The market dislocation environment has two main consequences, on the one hand, the extreme levels of correlation between asset classes and strategies annihilate the diversification effect of portfolios, on the other hand, market stress has generated a significant drop in the markets and now makes it possible to benefit from extremely attractive valuations on certain assets. Consequently, few strategies have generated profits during this period of stress. This is the case for certain commodity arbitrage funds which benefit from a very favourable carry or long-short market neutral funds with defensive positioning. In this period of stress, only government bonds have proven to be effective, but it becomes terribly difficult for investors to buy long duration bonds at negative rates. The easing of tensions will, in our view, be favourable to the credit market, in particular in the subordinated financial debt and the high yield segments. Besides, the theme of oil is once again becoming extremely attractive in the long term, whether through highly exposed equity markets such as Russia or oil currencies.
What kind of adjustments did you make in the portfolios that you manage, in terms of hedging or risk management? How does the adequate asset allocation look right now?
As the episode of sanitary and financial concern surrounding the Covid-19 is probably not over, we consider that reducing the gross exposure of our portfolios is the best way to reduce the level of risk. This was particularly the case within High Yield and EM debt as well as within the equity pocket. However, we have recently initiated positions in subordinated financial debt, the level yield level has become extremely attractive given the financial stability of the institutions in the Eurozone as well as the measures taken by the ECB. An eased environment will encourage us to reinvest in European high yield as well as in Chinese equities due to their good management of the crisis and Russian equities which will benefit from the expected rebound in oil prices.
The high levels of volatility and the epidemic trend in the USA encourage us to be cautious and therefore to maintain prudent exposure across all asset classes. In the longer term, the markets offer attractive valuations on assets that will benefit from central bank and governments measures, it is these assets that we favour in our allocations and that we will continue to strengthen.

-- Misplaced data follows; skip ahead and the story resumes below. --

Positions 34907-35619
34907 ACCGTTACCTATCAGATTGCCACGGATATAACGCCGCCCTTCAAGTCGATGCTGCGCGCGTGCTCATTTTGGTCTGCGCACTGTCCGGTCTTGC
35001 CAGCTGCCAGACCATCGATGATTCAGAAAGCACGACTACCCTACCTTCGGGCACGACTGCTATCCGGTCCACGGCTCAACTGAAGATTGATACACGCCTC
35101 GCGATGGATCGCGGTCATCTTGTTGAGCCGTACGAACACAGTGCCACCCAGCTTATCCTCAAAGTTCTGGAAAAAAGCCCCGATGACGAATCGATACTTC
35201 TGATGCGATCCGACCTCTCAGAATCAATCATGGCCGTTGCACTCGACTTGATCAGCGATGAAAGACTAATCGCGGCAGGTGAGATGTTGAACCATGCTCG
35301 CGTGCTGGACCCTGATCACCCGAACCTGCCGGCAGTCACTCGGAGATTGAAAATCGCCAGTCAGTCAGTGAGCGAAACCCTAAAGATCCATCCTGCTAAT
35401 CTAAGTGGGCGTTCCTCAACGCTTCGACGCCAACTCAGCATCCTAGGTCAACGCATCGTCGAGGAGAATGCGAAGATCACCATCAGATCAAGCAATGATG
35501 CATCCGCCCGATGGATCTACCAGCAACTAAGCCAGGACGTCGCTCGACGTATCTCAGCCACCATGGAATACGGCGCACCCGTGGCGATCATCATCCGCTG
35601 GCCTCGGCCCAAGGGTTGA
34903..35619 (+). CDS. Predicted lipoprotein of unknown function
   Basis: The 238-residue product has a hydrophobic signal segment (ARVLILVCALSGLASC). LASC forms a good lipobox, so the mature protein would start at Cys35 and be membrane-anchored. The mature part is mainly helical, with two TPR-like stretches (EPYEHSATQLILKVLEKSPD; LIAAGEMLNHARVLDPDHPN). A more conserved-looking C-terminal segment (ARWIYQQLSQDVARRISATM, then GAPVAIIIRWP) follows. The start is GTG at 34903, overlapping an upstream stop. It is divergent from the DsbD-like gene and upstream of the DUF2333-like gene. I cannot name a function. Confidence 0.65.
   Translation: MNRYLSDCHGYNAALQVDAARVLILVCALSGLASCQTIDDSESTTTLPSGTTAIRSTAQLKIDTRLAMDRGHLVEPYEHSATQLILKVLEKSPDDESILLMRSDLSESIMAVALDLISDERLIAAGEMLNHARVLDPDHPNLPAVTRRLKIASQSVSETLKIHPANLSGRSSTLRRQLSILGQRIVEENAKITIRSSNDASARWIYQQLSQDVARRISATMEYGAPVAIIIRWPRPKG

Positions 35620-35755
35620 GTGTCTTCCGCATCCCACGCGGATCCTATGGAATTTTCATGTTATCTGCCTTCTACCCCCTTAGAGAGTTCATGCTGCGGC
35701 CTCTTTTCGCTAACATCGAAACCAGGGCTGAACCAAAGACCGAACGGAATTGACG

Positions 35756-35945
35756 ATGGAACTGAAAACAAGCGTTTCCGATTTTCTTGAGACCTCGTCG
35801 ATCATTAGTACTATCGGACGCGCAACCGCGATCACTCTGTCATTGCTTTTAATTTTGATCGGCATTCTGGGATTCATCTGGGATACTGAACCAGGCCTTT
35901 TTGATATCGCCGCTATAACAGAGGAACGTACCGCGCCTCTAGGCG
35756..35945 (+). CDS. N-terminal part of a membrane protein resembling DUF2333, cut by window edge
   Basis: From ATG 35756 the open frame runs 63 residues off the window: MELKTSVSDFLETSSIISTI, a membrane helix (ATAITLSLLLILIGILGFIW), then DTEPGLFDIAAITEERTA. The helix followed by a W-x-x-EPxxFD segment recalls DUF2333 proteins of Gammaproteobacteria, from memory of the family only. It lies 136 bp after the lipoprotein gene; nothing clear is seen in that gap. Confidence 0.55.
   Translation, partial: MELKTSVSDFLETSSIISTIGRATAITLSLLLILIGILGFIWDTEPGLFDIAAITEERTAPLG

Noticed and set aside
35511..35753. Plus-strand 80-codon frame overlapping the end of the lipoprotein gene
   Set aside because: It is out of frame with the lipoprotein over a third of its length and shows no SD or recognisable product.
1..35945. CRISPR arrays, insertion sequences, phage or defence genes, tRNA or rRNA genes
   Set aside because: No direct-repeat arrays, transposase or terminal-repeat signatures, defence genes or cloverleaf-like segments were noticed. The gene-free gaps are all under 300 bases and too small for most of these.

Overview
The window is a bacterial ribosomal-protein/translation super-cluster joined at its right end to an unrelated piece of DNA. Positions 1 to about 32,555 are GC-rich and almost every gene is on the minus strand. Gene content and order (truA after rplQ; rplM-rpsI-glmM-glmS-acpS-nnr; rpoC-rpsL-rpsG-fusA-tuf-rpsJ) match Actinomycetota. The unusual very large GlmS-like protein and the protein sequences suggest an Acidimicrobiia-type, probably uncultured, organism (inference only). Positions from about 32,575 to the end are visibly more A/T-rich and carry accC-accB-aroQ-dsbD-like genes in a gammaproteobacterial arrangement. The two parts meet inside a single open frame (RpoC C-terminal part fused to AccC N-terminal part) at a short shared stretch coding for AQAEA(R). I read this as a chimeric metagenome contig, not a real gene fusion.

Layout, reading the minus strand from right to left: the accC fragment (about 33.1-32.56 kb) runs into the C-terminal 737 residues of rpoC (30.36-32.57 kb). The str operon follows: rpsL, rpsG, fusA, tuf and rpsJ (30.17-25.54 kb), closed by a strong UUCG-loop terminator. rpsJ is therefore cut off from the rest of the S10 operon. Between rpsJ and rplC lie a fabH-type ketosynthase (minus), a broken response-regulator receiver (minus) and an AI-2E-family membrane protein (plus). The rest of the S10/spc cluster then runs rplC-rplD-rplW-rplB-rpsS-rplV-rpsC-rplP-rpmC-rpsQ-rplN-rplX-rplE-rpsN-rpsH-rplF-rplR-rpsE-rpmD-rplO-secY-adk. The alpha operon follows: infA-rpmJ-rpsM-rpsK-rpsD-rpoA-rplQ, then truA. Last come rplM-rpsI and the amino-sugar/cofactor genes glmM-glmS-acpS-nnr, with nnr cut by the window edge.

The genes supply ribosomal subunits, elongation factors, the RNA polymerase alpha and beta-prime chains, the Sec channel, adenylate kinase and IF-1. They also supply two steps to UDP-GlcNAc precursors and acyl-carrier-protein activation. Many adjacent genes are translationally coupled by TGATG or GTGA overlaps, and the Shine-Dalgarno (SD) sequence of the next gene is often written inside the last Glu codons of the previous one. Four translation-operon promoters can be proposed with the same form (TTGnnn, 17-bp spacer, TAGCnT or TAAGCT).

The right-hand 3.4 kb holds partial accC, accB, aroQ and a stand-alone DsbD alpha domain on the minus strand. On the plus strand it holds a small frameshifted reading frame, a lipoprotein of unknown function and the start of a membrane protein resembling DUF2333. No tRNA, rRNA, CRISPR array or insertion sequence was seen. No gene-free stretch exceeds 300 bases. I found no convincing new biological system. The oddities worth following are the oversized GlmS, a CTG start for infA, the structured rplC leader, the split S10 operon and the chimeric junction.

Do you think that because of the current crisis situation in asset management and investing in general, ESG as a product and as an asset class will take a back seat?
We do not consider ESG funds as an asset class independently of the others. The extra-financial factors will become a prerequisite for all investment strategies to strengthen the quality of the analysis as a whole. In our fund selection, we will continue to favour the quality of the investment process and its ability to generate alpha, while attaching importance to the integration of ESG factors. However, we will always take care to favour performance and do not intend to integrate labels in our portfolios for marketing purposes.
How will the lower interest rates affect the client portfolios?
For European investors, low rates environment has been a reality for many years with the main implication the need for greater risk-taking to achieve the expected returns. The hunt for yield generates a concentration of positions and consequently as more frequent spikes in volatility. Our response to this environment consists of truly active management and an increased curiosity which allows generating original investment themes over the full spectrum of assets in developed and emerging markets.